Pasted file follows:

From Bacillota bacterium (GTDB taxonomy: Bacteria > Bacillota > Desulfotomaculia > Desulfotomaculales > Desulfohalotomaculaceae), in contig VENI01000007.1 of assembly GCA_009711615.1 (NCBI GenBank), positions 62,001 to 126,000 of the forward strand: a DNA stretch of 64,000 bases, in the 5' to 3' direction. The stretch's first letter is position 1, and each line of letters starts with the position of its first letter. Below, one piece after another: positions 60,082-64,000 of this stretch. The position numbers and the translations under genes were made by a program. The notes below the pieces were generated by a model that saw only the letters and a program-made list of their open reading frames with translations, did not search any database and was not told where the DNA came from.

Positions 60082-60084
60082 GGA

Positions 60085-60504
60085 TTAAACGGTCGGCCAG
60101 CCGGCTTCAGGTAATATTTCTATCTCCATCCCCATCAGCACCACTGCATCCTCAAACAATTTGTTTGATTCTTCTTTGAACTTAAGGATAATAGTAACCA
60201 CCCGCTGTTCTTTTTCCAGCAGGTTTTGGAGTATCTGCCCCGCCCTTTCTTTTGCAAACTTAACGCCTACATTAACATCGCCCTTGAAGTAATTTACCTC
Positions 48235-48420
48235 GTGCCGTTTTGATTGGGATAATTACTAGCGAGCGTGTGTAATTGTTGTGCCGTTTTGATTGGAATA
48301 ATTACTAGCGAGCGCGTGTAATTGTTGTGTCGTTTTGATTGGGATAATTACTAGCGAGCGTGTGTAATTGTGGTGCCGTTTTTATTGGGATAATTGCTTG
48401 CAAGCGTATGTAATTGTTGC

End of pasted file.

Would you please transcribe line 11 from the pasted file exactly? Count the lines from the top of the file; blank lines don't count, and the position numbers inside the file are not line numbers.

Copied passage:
48401 CAAGCGTATGTAATTGTTGC